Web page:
Racing spotlight: John Peters becoming a contender at Beech Ridge

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WESTBROOK — When you look at the dozen or more young guns striving to make a name for themselves in Super Late Model racing around central and southern Maine, you don’t have to look very far to see unlimited potential.

Take a stroll through the pit area at Beech Ridge on a Saturday night during their weekly NASCAR Whelen All American Series program, and you’ll find 18-year-old John Peters, a fine example of young talent not far from becoming a household name among Maine race fans.

“We made several improvements to the car before this season got started,” Peters said. “We spent a lot of time and money over the winter trying to revamp the suspension. We were looking for a bit more speed out of the car. That hard work paid off in the first couple of races.”

Peters is in his second full season of Pro Series competition at Beech Ridge. His rookie season provided an education in Super Late Model racing, learning everything from race strategy to what it takes to succeed at that level. For 2015, the lessons learned in 2014 are making life a little easier.

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“We came out of the box strong. We ran well in the opener on Memorial Day weekend, but cut a tire halfway through the race. Then we refined our chassis setup the following week, and earned our first podium finish (third) on May 30. It was very satisfying.”

One minor setback in early June changed the way Peters and his family-backed team looked at the season overall. Having to miss the race on June 6 when he graduated from Westbrook High School meant a loss of points, yet allowed him to venture away from The Ridge to run other tracks.

“Missing that race on graduation night really hurt us in the points, so we figured it was time to travel a bit and learn about other tracks,” Peters said. “We raced at Lee Speedway in a Granite State Pro Stock Series event, and went back to Wiscasset, as well. Those experiences taught us a lot.”

Once the season hit full throttle in mid-to-late June, Peters got his program dialed in at Beech Ridge. He finished sixth on June 20, and backed that up with a fourth-place run on July 3.

“We really started making big strides this summer,” Peters added. “Our car was really hooked up in late June, and we ran with the leaders much of the night. On July 3, I thought for a while we had a legitimate shot at the win. We had the lead with about 10 laps to go before things got intense. We got shuffled out there at the end, but still ended up in fourth. Those were two very good weeks for us.”

Peters’ career began in Go-Karts at an early age, then progressed to Legends cars where so many young drivers hone their skills. At the tender age of 15, Peters became the youngest driver to win a class title at Beech Ridge Motor Speedway.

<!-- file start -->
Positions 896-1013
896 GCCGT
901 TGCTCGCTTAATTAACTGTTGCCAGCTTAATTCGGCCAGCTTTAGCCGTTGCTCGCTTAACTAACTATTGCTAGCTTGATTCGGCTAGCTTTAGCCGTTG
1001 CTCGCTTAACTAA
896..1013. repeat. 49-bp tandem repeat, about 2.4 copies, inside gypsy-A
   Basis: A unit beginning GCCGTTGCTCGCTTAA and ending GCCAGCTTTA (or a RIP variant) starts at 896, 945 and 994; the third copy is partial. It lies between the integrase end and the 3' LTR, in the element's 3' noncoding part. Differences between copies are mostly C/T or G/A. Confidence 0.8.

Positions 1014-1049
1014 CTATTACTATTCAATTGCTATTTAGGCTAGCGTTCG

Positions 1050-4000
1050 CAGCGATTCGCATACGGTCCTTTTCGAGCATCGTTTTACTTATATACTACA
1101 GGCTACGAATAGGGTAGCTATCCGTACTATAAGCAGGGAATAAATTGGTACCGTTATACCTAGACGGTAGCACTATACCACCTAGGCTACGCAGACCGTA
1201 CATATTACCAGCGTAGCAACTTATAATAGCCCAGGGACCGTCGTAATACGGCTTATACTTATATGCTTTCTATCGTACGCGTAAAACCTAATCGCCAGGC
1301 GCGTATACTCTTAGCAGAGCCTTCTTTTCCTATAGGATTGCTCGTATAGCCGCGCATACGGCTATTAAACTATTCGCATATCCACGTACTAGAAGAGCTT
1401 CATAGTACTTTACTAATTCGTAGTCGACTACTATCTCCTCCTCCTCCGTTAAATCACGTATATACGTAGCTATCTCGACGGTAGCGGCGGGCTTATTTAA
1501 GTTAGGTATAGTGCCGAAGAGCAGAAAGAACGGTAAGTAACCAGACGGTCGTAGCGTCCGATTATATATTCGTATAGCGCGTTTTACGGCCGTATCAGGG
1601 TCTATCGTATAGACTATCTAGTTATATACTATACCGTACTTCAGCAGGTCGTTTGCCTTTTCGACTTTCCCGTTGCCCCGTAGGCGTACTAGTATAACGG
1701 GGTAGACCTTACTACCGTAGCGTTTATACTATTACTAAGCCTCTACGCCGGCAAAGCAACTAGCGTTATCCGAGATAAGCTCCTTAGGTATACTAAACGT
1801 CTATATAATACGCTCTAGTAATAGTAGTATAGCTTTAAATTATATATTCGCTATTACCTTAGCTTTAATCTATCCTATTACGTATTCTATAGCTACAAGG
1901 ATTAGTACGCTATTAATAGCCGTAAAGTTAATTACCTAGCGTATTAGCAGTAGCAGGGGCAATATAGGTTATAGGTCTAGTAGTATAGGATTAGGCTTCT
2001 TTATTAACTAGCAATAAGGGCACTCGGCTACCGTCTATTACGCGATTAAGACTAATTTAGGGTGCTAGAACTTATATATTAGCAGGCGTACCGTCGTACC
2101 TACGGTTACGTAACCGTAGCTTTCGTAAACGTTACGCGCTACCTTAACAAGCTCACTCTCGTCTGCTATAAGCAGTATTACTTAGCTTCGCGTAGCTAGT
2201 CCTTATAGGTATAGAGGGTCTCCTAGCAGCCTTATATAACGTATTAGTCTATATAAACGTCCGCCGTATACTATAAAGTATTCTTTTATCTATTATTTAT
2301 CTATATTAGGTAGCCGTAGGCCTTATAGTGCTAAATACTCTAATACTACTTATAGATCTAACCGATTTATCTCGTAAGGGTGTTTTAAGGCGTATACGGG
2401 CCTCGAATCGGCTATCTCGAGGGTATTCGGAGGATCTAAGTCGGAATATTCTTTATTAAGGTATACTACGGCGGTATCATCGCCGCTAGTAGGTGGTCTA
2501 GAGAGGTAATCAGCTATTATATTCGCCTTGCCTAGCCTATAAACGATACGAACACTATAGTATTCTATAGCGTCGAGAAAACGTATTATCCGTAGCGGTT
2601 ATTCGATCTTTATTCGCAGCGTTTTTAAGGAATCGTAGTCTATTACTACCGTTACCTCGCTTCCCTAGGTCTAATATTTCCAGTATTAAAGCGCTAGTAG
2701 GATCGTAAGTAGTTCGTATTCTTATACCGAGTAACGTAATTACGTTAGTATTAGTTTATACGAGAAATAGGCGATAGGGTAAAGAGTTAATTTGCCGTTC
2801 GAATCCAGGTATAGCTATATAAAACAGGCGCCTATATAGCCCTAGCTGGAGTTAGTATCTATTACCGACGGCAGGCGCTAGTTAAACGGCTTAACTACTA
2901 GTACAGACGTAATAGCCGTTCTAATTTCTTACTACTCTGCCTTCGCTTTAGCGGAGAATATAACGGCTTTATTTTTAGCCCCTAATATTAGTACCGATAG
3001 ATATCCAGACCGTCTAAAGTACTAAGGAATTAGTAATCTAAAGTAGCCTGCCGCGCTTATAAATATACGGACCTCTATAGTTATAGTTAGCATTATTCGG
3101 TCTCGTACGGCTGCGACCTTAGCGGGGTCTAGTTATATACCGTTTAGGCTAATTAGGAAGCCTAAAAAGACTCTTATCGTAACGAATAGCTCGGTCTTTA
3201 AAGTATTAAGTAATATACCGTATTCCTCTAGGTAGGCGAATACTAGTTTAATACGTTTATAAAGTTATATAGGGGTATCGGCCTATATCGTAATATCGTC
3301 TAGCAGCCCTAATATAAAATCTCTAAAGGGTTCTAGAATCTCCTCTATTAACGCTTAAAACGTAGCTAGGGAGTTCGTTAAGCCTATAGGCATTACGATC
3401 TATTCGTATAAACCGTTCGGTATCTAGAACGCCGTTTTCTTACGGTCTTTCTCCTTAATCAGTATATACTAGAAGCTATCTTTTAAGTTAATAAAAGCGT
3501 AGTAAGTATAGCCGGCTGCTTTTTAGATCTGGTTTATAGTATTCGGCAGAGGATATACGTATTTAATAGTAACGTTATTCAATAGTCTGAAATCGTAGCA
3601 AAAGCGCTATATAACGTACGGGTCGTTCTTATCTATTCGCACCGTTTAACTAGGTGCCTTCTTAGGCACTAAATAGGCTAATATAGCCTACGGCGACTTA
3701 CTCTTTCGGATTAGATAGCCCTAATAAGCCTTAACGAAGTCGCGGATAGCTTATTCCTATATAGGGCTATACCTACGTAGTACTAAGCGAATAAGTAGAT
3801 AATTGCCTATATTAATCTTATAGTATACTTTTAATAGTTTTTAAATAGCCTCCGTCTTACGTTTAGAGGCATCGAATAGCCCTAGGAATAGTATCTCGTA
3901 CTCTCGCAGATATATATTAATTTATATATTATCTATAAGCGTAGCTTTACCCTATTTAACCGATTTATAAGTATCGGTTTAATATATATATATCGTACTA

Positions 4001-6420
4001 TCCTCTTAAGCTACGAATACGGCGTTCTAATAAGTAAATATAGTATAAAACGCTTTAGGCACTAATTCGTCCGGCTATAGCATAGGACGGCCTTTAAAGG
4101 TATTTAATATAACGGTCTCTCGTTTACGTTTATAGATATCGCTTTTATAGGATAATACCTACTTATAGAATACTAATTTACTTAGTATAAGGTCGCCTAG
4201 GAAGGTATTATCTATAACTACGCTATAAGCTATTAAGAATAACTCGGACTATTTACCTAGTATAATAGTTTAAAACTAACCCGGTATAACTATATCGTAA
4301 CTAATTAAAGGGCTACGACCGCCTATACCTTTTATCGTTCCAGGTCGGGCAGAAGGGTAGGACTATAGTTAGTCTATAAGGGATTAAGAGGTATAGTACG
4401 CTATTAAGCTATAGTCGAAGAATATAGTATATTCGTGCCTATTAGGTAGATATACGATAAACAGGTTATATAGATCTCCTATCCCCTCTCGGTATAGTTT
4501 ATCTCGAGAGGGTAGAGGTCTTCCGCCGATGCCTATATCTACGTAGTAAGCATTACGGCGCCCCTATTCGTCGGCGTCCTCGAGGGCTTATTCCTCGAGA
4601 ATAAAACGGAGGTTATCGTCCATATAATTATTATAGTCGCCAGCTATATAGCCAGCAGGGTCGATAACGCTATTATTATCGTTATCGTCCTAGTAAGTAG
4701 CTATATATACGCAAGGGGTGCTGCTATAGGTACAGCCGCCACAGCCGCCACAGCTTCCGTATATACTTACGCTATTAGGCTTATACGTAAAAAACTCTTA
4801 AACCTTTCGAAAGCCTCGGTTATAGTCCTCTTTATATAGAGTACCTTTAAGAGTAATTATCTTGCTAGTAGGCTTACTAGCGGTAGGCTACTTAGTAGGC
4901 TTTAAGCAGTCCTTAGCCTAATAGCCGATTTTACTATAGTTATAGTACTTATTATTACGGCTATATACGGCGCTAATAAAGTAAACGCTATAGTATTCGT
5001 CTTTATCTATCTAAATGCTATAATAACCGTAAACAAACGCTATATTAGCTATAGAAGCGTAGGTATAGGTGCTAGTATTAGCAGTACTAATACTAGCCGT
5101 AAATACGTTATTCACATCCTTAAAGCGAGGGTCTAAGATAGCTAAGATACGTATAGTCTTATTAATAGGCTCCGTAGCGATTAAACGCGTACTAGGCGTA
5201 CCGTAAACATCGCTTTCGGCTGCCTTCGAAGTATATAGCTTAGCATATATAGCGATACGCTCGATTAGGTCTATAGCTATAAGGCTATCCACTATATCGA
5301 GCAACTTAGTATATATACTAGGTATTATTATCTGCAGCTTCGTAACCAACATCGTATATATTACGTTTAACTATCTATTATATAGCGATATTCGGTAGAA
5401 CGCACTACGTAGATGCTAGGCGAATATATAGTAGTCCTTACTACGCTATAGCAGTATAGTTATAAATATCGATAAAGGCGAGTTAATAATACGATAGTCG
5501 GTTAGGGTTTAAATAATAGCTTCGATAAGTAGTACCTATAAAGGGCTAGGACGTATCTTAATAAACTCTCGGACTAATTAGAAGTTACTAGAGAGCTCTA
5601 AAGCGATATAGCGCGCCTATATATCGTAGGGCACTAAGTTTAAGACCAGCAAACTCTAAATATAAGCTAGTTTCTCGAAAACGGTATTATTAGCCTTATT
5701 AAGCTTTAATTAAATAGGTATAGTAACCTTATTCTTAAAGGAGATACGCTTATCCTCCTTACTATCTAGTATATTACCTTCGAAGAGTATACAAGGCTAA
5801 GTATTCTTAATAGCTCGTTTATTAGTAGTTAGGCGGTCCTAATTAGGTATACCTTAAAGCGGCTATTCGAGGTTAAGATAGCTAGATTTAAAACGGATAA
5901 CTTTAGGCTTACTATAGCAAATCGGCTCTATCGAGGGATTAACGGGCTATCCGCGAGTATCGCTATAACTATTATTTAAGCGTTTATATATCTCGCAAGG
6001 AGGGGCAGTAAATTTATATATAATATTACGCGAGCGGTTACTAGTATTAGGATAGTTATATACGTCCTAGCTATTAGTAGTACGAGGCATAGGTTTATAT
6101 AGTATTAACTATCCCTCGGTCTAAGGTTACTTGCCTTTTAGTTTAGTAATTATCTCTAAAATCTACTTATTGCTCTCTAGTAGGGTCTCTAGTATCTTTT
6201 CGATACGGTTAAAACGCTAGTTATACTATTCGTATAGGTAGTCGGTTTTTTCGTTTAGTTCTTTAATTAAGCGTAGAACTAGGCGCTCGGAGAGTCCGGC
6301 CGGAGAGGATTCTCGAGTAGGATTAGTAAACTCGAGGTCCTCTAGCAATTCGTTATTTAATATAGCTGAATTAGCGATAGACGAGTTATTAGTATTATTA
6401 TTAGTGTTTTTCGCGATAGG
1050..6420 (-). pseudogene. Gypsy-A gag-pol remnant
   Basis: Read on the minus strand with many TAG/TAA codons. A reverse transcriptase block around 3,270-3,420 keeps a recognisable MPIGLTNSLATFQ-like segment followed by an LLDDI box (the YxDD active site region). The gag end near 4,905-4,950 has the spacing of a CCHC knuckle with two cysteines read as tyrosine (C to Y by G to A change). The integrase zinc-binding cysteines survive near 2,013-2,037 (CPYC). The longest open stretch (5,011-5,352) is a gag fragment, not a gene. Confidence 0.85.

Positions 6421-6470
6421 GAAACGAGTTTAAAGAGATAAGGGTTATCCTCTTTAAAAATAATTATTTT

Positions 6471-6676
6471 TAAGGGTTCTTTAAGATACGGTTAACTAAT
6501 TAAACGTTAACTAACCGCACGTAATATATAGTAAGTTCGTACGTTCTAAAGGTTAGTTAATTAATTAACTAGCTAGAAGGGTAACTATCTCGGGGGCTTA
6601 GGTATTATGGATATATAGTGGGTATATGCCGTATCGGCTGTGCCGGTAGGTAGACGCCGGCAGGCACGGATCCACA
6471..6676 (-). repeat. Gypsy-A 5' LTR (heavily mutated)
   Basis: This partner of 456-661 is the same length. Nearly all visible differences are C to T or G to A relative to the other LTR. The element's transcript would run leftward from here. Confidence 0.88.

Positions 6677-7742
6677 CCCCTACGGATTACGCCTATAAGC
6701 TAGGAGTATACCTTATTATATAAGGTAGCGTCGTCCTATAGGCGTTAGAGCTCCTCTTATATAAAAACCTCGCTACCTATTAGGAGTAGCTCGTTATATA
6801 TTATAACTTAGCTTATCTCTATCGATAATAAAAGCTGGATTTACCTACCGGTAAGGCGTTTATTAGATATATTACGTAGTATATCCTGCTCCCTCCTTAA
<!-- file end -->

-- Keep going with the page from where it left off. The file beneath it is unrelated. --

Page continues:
His natural ability was evident to all who witnessed him race, and he adapts to just about any track with ease. One of his favorite venues is nestled along the midcoast.

“I love racing at Wiscasset, it’s a very friendly environment down there,” Peters said. “They make you feel welcome as soon as you pass through the gate. The track really is fast and fun, just like they say in their slogan. The high-banked turns are nice, they hold the car in place.

“I had quite of bit of experience there when we raced Legends cars and had some good success. Every time we’ve gone back with the Super Late Model, we’ve done well. We picked up a win last year in my second SLM start at Wiscasset. The place is pretty special to me.”

Other racers from central Maine have taken notice of his recent progress. The Super Late Model fraternity is a tight bunch, and they keep track of rising talent.

“John is a smooth driver, you rarely see him make a mistake,” Oxford regular and Auburn native Kyle Treadwell said. “I was at Wiscasset when he notched his first Pro Stock victory last summer. He hit his marks on every lap, and simply drove away from the field. He’s an amazing young talent, and I can’t wait to race against him.”

Like all quality race teams, Peters has a fine group of marketing partners that help make his program possible. While competing at this level takes skill and dedication, it also takes proper funding.

“I’m lucky enough to have the support of great companies like Runtal Radiators, of Haverhill, Mass. (in-home heating systems); AML Landcaping; McKeage’s Top Gun General Construction; Details Auto & Marine Cleaning, of Arundel; Digby’s Variety, in Westbrook; and AR Bodies (The Body Shop/Norm Desjardins). Without their valued support, we simply could not race at this level.

“I’m also fortunate to have a supportive family and dedicated crew, led by my father, Greg, who spends a ton of time working on the car; my mother, who puts up with us; Jim Savage, who does our tires; Steve Benincasa, Kody Pitkin, Dustin McAllister, Jeff Martel, Landon McBride and Patty Ryder.” 

As the season starts to wind down, Peters has his remaining races all lined up. Reflecting on the events of summer, he says the team continued to make good progress.

“We’ll run at Wiscasset on Aug. 22, then I’m moving to college on the following weekend. After I get settled in, we’ll come back and run once more at Wiscasset before concluding our season in the PASS finale at Oxford. No matter how we do in those final events, 2015 will have been a strong season.”

pwhipple@sunjournal.com

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